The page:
Technique, drills and tips 

Working on your swim technique in the controlled environment of a pool pays dividends when you head outdoors or to the race pool.  Understand what you are working on and why - and what outcome you are expecting - and then practice to reap the benefits.  Carl and the team at Swim 360 have partnered with blueseventy in NZ to share some of their success secrets for your to implement.

A still head will help you swim faster

Improve you pull with 1 arm freestyle drill

Keeping your head still and focused on where you are going keeps you streamlined in the direction where you want to head.  A snorkel can be a great help as you start the process.

Catching the water and pulling it through effectively with good rotation is the foundation of a good freestyle stroke.  Breaking this down one side at a time helps you focus on perfecting each element.  Your arm is a paddle - use it well!

Do you need to Rotate better? This will help.

Breathing for beginners

An efficient shape through the water is completely streamlined.  Rotating through your core, keeping straight is critical.  Kicking for six beats on each side then rotating through to the other side and repeating helps to hone this position so it becomes intuitive.  Keep practicing!

Breathing can be one of the most challenging parts of nailing the swim. Knowing when to breathe, remembering to breathe out underwater and rotating all contribute to making breathing feel natural and streamlined.  Watch these drills as you break it down step by step.

Hand Entry in Freestyle

6 Of The Most Common Mistakes Slowing Your Freestyle Down - Find And Correct!

Where you enter the water and how you use your hand and arm to pull through the water effect the speed and efficiency of your pull.  Ideally you want a strong paddle not a dragnet.  Watch these tips for position and finish with the single arm drill using a kickboard to refine your technique.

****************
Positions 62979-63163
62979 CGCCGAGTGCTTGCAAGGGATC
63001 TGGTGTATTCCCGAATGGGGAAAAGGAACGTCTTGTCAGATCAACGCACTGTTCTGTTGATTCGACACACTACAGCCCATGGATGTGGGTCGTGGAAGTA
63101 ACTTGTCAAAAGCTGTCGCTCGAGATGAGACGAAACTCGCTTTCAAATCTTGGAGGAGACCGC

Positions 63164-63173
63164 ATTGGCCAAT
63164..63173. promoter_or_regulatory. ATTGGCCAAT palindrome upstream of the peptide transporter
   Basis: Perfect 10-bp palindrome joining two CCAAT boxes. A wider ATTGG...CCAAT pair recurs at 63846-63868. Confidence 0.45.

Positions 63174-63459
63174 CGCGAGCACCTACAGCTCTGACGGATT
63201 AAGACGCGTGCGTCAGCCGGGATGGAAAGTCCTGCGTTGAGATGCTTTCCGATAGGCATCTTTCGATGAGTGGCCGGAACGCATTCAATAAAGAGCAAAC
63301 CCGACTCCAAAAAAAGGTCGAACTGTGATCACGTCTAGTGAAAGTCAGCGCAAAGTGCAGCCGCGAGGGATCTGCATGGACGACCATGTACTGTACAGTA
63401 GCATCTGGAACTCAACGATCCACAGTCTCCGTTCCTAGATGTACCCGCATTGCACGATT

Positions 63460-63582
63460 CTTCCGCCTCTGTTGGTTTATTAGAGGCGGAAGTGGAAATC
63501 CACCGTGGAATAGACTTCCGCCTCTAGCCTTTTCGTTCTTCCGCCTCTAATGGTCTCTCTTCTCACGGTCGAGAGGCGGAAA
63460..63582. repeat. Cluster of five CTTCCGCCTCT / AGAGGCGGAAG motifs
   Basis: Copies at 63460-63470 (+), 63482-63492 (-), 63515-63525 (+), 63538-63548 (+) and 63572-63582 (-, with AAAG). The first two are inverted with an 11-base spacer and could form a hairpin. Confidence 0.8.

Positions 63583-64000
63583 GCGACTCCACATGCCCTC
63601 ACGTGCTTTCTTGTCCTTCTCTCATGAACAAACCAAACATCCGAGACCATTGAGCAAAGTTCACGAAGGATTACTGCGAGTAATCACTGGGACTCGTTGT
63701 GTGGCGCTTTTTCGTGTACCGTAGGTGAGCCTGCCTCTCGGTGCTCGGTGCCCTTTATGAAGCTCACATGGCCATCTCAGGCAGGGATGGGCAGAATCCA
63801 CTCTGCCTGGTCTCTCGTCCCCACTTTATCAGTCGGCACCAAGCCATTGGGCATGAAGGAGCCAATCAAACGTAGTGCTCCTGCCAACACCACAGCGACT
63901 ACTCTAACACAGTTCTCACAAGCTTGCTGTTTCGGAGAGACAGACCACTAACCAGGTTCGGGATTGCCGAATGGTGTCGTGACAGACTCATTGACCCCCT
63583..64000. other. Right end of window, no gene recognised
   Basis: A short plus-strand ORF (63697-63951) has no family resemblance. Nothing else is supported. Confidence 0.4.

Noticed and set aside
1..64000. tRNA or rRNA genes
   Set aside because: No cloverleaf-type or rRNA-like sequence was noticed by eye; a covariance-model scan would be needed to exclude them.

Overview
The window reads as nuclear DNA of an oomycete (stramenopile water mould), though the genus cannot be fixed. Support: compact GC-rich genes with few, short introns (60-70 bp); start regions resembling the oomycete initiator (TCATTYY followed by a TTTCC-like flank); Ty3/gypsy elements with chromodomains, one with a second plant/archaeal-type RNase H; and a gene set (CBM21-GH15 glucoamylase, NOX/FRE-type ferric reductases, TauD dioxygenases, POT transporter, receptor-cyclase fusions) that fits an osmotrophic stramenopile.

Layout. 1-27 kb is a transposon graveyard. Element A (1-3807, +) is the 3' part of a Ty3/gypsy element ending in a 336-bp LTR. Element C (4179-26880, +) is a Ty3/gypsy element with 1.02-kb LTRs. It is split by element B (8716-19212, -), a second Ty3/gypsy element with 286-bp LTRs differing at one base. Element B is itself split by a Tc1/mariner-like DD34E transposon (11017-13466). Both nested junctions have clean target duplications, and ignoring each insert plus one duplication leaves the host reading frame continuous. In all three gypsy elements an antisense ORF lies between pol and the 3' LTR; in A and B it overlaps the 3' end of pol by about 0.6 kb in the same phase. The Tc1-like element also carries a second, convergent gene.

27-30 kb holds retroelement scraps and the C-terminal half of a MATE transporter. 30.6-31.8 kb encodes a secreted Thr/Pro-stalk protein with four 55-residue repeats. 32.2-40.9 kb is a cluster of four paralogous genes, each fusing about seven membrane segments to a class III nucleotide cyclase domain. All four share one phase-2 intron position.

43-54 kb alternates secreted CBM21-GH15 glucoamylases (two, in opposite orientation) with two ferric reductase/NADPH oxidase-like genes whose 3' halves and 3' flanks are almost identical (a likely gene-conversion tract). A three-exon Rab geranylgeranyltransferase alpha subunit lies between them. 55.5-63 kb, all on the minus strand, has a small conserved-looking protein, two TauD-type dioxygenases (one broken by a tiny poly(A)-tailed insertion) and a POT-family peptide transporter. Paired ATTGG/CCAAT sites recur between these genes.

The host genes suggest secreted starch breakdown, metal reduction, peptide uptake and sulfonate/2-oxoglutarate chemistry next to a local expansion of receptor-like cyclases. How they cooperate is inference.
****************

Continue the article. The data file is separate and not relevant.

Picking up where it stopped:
What are the key things you can work on to make a difference?

Carl shares 6 common technique fails and how to make them right.  Do you look up too much, drop your elbows, fail to rotate or aren't stable through the water.  We can all relate to one or more of these.

Where To Finish Your Underwater Pull In Freestyle

5 Tips For Faster Freestyle When You Lack Mobility

Maximising the power from your stroke whilst not wasting a precious second of energy is all about when and where you finish your stroke - and get into recovery. 

Sometimes our flexibility and mobility are not what they were.  A little bit of practice and some focus on technique will help compensate or indeed develop better flex and technique. So go on, rotate, stretch out and get that timing right.

Become More Streamline To Swim Faster Freestyle

How To Rotate In Freestyle

A tight streamlined position is the most efficient through the water.  Use these tips to make yourself long and torpedo like as you power along.

Swimming in the water like a fish with a strong side to side rotation delivers a powerful movement - as opposed to flapping around on top.  Slow and controlled practice is the antidote to poor form in the water.

5 Ways To Swim Faster In The Open Water 

3 Energy Saving Technique Tips - Go Further, Faster In Your Triathlon Swim

Transitioning to the open water is not a secret.  Take your pool technique and skills (and training) and deliver them in the open.  Vary your speed, be a front wheel drive vehicle, and practice, practice practice... find out what we mean with these demonstration tips.

Swim faster for longer with a focus on efficiency.  Keep relaxed, keep long and use the benefits of your blueseventy wetsuit to help you achieve an efficient swim.  See how it's done and then go try it yourself.

If you want more help, please reach out to www.swim360.co.nz

Carl is passionate when it comes to swimming and has an impressive background in competitive swimming. Carl has been at the top of his game in Freestyle and Butterfly since a young age, winning many national open and age group titles. As a Freestyle specialist he competed internationally between 2001 and 2012, including the 2012 London Olympic games where he recorded a 100m Freestyle split of 48.74 seconds. Carl still competes recreationally in Ocean swims, where he has placed 1st in his age group in the 2016 New Zealand Ocean Swim Series and 1st overall male in the 2016 Takapuna Beach Series.

 

Carl has spent 15 years perfecting technique and skills. He has worked with multi sport athletes, open water swimmers, competitive swimmers and beginners to help with technique, skills and training advice. He is the perfect teacher to help anyone improve their technique to become a faster, more efficient swimmer.

http://swim360.co.nz/contact/

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